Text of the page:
Story of My Mother – From Her Point of View

Story of My Mother – From Her Point of View

A TRIBUTE on her 3rd Death Anniversary Feb 15, 2016

My name is Sushila. Sushila in Hindi (my mother tongue) means good-tempered and with a good disposition. I was born on August 2, 1936, in the city of Bannu in the North West Frontier Province (NWFP) of Pakistan. At that time it was part of India, the country that I now belong to.

I lived with my parents and my big brother Shiv Kumar. My father Ram Chand Mehndiratta was a businessman and my mother Savitri Devi, a stay-at-home mom. Our spoken language was Bannuwali which is a mix of Persian, Arabic, Punjabi, and Urdu. We are Hindus. Hindus and Sikhs were the minorities in this largely Pashtun (people from Afghanistan and Northwest Pakistan) dominated area. We lived with our Sikh brethren as a truly integrated community where my family worshipped both the Sikh gurus and the Hindu gods and goddesses. We went both to the Hindu temples and to the Sikh gurudwaras. But primarily we went to the Arya Samaj Mandir (Mandir means temple). Since my parents belonged to the Hindu sect of Arya Samaj, we would go there every Sunday to congregate with the like-minded people, listen to discourses on being a good human being and perform “Havan”. Havan is a ritual that involves making herbal offerings to the fire while chanting mantras. It is believed that the act of rekindling the fire and its resulting smoke purifies the environment and wards off negative energies.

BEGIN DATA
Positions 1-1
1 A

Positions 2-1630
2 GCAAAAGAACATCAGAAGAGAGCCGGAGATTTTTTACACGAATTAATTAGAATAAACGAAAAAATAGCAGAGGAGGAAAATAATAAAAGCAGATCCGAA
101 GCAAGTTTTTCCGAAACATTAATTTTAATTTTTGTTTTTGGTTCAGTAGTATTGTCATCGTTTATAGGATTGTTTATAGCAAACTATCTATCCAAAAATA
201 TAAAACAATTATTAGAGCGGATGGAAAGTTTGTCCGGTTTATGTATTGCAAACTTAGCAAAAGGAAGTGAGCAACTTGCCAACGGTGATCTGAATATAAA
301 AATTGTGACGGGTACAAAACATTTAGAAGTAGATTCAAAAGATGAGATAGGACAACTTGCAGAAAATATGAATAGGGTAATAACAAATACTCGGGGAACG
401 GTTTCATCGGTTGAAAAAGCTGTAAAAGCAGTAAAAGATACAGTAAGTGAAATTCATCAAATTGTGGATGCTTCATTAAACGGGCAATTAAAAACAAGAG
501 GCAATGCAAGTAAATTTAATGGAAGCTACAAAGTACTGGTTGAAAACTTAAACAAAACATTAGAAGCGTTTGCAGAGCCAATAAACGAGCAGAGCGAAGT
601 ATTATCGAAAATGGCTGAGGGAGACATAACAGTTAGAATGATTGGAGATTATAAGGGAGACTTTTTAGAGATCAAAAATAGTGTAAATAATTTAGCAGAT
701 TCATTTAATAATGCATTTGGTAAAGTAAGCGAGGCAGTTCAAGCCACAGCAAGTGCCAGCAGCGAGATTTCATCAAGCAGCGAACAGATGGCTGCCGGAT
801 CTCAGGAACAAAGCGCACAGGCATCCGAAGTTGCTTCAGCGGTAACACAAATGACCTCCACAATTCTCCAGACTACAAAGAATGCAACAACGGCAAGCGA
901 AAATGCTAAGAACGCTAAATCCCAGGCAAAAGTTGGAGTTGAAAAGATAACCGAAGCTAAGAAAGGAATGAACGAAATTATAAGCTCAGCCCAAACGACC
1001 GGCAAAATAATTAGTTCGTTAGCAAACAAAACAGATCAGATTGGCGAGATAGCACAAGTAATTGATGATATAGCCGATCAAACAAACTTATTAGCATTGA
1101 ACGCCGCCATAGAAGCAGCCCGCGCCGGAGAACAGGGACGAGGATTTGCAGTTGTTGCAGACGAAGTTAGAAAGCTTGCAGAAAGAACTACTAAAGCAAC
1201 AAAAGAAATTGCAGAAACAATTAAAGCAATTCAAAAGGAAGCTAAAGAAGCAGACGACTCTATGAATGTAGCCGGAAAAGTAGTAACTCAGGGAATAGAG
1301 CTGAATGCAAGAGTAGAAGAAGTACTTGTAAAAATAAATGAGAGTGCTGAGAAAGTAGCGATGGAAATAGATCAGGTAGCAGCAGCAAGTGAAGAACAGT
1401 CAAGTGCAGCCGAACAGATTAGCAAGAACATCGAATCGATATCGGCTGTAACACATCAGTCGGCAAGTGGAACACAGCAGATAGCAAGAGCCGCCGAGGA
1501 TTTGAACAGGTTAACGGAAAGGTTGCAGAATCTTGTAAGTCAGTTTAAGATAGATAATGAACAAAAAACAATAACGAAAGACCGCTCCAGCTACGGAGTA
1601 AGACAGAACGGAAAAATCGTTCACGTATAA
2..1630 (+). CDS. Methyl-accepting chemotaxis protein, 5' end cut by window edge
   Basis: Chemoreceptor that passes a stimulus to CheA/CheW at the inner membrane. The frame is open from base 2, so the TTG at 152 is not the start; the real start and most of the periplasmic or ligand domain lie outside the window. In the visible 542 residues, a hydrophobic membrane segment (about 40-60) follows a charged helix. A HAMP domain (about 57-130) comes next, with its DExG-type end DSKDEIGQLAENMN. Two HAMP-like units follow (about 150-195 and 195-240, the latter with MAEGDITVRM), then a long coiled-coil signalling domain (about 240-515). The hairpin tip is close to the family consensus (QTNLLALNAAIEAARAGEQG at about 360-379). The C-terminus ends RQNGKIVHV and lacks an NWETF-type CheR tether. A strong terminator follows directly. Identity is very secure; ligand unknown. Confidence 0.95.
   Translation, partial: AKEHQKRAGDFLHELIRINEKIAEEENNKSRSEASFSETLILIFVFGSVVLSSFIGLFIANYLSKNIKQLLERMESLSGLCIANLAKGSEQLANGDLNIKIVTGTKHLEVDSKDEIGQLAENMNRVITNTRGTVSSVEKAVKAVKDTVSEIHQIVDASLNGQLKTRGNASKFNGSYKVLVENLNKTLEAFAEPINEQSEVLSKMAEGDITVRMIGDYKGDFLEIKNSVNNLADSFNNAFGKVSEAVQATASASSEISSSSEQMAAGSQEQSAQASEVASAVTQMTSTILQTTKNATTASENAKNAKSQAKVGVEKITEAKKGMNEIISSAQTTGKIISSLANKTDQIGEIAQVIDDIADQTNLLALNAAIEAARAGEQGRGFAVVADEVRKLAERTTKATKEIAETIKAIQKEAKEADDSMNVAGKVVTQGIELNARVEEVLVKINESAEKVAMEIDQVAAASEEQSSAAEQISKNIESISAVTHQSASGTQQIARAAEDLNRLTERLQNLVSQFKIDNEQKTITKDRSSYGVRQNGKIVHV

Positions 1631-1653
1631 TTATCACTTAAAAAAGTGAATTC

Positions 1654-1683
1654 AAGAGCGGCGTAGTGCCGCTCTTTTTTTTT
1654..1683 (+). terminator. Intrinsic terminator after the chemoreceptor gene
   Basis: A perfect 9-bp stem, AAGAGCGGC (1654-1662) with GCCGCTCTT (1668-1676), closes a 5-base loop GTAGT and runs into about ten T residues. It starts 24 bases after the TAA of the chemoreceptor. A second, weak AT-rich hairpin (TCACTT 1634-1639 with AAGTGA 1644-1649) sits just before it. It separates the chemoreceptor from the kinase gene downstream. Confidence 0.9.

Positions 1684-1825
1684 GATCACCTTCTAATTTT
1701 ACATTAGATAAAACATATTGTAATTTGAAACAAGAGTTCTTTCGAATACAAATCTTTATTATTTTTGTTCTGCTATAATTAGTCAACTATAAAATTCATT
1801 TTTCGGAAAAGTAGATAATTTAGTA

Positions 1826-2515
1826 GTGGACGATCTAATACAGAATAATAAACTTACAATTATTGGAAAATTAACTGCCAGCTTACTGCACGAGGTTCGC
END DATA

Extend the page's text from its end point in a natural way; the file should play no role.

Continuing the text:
At that time, there was British Raj (rule) in my country and the British had set up a military presence in our town. But there were movements underway in India to implement self-rule. In 1940 at the Lahore session, the talk of the partition of my country and the creation of Muslim dominated Pakistan started coming up. As the talk of carving out a new country comprised of predominantly Muslim areas started gaining steam, hoards of our neighbors started leaving Bannu for states that had a Hindu majority. However, my father who had a flourishing business in Bannu and good relationship with the Muslim community did not want to leave. He felt no threat in being a Hindu minority for he looked on his Muslim neighbors and customers as his brethren. So while most Hindus & Sikhs left for India, my family stayed and went about their normal business.

But this all changed on August 15, 1947, when my country India was sliced and Pakistan was declared a country separate from India. It became clear very rapidly that only the followers of Islam were welcomed in my city of birth. There were riots and mass killings of Hindus and Sikhs still remaining there. The mob-mentality was ruling the roost. My father could no longer deny the truth that if we wanted to live, then we had to leave.